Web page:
Data Privacy Statistics, Facts & Trends of 2021: Your Data Is the New Oil

Whether you’re concerned about a company’s recent privacy policy change, a data breach handing your personal information over to criminals, government requests for data or the lack of data privacy laws, the first step for data protection is learning about some key data privacy statistics.

Robin Barber
By Robin Barber (Writer)
— Last Updated: 2021-04-22T22:41:37+00:00 Facts checked by: Elisabeth Ivey

Unless you’ve been living under a rock, you’ve probably heard that it’s important to protect your data privacy online. However, sometimes it’s difficult to quantify just how far data collection goes and how much of it you need to protect. In this article, we’ll go through some interesting data privacy statistics, and how they might affect you.

Key Takeaways:

  • Companies rely on data about their customers to increase their revenue.
  • One of the biggest sources of data collection is social media. 
  • Data protection laws don’t go far enough to protect people.
  • Anyone can be a victim of information theft.

The world of data collection, government subpoenas and identity theft may seem like it’s far away, but in reality it’s much closer than you might think. It isn’t hopeless, and there are things you can do to protect your privacy, but the first step is knowing how big the problem really is.

data privacy statistics
  • Data privacy is about how companies collect, use and share your personal information. Ideally, they would only store the bare minimum and only when you give it to them directly. However, businesses have found it more profitable to use your data for targeted ads, so online privacy has become a personal responsibility.

  • Sort of. Although the only way to keep everything completely private is to stay offline, using privacy-focused software and not entering personal information can help. For example, a good VPN can hide your location, and search engines like DuckDuckGo limit the data that’s stored from each search.

Important Data Privacy Facts: Begin With Basics

Data privacy generally refers to how authorized parties handle your data, such as who they share it with and what they use it for. There can be good reasons for a company to have some of your personal information, but data privacy is about limiting who can use it and how they can use it.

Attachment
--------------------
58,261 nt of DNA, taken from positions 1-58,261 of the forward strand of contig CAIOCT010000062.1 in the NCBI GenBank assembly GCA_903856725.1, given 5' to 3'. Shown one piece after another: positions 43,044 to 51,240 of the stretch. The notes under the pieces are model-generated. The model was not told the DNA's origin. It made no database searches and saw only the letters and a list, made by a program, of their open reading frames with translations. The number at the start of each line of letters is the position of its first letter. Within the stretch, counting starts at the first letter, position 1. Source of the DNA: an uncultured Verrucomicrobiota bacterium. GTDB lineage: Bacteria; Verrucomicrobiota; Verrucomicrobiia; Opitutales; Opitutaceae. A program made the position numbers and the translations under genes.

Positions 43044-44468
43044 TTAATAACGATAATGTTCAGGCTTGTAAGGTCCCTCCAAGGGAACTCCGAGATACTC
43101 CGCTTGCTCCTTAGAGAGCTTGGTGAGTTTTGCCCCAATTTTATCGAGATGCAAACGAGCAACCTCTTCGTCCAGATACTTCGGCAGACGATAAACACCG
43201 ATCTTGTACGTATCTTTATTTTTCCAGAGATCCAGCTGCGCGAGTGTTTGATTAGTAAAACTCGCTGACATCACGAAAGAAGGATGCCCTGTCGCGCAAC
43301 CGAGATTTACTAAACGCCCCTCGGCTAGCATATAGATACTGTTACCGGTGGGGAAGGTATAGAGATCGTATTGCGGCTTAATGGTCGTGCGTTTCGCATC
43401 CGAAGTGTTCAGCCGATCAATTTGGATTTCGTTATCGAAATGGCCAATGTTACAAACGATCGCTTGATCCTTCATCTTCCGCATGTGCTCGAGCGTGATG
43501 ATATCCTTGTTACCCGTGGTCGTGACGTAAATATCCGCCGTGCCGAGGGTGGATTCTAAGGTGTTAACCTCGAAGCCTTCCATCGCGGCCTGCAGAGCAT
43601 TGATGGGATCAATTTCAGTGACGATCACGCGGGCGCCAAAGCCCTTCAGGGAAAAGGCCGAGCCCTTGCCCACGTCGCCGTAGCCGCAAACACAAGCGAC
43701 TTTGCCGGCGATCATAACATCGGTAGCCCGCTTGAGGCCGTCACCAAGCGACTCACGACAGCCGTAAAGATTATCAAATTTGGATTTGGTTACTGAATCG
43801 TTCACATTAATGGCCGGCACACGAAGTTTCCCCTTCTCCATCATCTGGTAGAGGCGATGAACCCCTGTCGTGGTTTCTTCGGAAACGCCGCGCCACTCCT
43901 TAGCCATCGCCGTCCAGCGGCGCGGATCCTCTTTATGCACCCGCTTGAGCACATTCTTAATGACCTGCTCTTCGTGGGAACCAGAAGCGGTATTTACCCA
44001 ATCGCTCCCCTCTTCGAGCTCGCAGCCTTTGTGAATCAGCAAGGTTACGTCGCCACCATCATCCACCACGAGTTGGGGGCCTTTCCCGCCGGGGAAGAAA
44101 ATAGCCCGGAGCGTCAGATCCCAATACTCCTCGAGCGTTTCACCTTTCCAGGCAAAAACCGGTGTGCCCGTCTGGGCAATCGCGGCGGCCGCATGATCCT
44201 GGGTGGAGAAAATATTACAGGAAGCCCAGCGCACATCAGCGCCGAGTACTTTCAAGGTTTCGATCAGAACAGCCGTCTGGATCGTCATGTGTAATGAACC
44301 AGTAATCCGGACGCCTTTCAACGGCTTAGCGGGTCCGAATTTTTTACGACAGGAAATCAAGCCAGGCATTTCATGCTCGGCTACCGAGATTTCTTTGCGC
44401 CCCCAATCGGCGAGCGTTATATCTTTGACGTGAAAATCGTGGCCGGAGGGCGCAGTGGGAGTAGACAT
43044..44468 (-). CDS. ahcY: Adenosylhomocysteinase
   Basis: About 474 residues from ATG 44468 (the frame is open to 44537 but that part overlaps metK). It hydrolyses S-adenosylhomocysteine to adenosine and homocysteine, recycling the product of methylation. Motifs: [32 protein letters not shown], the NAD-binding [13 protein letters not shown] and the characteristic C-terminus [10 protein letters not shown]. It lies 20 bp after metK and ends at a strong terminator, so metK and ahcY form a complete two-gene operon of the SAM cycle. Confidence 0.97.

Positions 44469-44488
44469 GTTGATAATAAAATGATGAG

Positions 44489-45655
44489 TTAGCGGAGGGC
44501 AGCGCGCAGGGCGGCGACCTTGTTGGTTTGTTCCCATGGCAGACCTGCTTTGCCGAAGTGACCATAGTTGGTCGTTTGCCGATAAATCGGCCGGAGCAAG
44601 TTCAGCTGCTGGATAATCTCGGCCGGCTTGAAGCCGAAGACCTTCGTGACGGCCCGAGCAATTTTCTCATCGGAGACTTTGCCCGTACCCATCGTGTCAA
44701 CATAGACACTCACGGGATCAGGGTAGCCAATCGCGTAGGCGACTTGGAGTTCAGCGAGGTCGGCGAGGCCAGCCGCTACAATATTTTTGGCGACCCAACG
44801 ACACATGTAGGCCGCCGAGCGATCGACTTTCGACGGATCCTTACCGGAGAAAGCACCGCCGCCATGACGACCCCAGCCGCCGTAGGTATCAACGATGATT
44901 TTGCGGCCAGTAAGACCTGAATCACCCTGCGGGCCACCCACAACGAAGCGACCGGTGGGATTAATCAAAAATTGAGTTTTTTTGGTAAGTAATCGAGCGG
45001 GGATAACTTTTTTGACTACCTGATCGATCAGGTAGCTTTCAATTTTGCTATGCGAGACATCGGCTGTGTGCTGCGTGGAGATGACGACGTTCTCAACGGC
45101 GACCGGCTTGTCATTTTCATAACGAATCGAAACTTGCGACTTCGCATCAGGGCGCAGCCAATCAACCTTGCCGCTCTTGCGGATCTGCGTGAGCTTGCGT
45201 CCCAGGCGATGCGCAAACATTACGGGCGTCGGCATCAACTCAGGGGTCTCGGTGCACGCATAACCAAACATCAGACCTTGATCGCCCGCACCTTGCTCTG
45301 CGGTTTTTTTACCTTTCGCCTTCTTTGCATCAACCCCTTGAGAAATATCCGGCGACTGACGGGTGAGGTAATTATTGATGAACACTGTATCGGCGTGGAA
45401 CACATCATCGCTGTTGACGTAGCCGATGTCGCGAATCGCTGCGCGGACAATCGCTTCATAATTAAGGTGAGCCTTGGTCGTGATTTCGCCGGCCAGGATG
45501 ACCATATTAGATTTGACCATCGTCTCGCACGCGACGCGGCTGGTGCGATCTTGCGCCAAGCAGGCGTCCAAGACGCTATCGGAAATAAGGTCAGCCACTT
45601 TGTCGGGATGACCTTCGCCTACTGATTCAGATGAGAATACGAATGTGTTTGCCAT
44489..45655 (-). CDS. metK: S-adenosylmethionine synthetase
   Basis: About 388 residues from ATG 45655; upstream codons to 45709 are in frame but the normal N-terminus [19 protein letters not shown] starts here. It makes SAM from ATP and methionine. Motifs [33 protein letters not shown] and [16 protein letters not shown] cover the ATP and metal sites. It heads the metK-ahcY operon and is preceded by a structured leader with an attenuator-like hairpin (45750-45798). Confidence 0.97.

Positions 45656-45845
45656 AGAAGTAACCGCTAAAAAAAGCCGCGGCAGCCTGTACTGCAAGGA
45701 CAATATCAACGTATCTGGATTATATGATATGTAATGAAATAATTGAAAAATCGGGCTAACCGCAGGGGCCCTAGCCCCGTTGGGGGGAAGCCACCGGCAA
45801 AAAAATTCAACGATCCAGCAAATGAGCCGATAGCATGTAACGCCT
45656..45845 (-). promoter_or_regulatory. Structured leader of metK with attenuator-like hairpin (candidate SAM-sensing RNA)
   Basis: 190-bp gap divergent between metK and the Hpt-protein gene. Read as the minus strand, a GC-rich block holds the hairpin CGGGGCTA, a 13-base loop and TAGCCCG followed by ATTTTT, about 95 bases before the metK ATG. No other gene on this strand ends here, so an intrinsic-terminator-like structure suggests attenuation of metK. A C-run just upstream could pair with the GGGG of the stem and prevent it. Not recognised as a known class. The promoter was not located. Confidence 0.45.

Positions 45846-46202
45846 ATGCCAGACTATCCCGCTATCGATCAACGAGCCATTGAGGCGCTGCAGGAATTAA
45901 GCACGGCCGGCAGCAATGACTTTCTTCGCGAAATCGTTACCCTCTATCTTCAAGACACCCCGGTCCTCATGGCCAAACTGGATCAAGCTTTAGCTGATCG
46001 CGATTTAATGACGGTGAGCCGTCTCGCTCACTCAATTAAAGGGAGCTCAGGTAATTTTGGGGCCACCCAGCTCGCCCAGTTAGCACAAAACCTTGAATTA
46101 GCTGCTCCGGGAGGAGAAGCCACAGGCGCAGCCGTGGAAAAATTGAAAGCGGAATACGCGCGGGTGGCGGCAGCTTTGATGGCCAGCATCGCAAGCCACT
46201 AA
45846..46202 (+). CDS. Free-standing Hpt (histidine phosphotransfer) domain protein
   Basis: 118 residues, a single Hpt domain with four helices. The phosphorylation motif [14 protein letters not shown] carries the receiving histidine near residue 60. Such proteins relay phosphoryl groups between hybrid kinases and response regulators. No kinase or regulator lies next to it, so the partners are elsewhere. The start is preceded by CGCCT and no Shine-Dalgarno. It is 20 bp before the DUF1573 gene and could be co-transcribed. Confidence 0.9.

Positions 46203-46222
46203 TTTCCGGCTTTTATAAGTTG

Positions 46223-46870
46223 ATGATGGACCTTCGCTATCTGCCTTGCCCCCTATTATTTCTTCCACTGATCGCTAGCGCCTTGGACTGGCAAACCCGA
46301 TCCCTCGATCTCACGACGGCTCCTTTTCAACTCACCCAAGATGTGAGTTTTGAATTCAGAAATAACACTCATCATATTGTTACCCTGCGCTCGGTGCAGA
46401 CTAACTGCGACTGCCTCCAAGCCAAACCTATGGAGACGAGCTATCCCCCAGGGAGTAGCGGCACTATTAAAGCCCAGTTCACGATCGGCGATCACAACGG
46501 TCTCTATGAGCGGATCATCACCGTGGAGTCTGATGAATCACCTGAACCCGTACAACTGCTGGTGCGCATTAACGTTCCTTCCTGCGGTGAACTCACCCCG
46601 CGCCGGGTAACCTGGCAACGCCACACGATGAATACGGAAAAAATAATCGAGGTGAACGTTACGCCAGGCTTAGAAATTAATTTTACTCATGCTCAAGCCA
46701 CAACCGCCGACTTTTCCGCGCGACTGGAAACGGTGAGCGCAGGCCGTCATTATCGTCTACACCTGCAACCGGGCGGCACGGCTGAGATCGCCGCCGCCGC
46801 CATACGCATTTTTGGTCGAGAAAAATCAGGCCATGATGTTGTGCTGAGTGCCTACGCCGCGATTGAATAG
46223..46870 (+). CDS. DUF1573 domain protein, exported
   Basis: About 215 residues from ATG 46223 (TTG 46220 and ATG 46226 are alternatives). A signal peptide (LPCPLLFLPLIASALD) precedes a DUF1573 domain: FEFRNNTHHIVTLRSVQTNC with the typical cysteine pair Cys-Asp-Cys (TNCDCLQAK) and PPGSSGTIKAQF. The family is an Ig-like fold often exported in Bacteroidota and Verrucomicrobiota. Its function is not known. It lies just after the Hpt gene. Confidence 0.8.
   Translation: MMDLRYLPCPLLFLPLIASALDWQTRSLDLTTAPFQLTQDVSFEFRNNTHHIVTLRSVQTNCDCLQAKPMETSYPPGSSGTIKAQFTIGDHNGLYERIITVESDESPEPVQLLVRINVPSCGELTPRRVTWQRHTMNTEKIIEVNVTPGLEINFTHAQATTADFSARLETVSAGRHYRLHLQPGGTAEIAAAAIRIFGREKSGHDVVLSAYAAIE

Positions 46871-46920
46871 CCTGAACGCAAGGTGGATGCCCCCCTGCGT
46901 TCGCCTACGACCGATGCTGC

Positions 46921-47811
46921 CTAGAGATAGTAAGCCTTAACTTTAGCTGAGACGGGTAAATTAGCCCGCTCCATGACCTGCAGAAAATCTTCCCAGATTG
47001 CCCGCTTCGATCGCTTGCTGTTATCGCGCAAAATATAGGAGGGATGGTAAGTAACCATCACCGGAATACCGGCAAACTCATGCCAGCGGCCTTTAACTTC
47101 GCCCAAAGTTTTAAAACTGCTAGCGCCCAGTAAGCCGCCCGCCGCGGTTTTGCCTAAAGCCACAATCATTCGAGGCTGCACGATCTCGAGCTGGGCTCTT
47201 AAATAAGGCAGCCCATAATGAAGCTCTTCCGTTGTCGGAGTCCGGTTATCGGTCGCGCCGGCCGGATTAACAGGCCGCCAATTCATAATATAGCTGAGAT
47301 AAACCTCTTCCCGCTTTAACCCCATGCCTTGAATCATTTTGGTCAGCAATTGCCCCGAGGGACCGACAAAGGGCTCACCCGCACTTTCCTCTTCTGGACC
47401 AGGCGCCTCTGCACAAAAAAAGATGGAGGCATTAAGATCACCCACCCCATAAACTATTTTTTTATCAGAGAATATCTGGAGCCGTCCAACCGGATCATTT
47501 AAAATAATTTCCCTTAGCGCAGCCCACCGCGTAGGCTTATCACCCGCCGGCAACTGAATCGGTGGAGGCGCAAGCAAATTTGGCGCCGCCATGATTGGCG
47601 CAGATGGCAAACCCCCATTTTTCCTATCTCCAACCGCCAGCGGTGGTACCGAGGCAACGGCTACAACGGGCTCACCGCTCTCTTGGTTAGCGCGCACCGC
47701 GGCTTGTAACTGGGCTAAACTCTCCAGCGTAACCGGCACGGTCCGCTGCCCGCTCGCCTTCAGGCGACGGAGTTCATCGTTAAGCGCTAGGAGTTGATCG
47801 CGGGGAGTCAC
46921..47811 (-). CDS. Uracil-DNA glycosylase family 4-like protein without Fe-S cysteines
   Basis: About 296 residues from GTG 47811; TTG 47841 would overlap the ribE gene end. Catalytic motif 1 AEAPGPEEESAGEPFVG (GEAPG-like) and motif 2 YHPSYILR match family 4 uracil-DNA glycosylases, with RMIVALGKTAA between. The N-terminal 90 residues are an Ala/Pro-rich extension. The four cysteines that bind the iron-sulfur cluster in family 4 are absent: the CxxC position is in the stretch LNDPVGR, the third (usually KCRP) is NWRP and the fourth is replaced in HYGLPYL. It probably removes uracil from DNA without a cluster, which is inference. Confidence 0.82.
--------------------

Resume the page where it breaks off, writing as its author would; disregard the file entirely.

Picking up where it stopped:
What Happens to Your Personal Data Online?

Data collection is everywhere, and it can be sneaky. Everything from cookies to browser fingerprinting can be used to collect information on you. However, you might wonder why companies are collecting this data.

Although it varies between websites, the biggest data collectors are doing it to target ads specifically for you. This increases the chance that you’ll see an ad and click it to find out more. Since stores that get more traffic tend to get more sales, this results in more profit for the company buying the ad space.

data collectors target ads
The biggest data collectors target ads to you to increase the chance you’ll click it.

This may seem like a good thing — you get a free service and you get to see products that you like — but there is a dark side. The more you see an ad, the more likely you are to rate the product positively. So, not only is your information at risk of a data breach, but they’re using it to slowly convince you to buy something that you might not need.

The Top 26 Data Privacy Statistics You Need to Know

Here are 26 data privacy statistics that will give you a better idea of how companies collect and use personal data, what the general public thinks of this prying behavior and how widespread the problem is.

1. How Much of Your Traffic Is Being Tracked?

A study by WhoTracks.Me found that around 82 percent of web traffic contains third-party scripts by Google, and almost half of them are confirmed to be tracking you. That’s around 40  percent of web traffic being tracked by Google alone. [1]

third-party scripts track data
Most web traffic contains third-party scripts by Google, and half of them track your online data.

2. Is Google the Only Company Doing This?

Although it is the biggest tracker, Google isn’t the only one doing this. Most of the larger tech companies are collecting and storing your data, with Facebook tracking around 15 percent of web traffic and both Twitter and Microsoft tracking around 4 percent of all traffic. [1]

3. What Is This Data Used For?

There are countless reasons why companies want your data, but most are using it to target ads. A Pew Research Center study found that of the Americans who knew about the “personal profiles” that companies create, 83 percent of them had seen targeted ads either “occasionally” or “frequently.”  [2]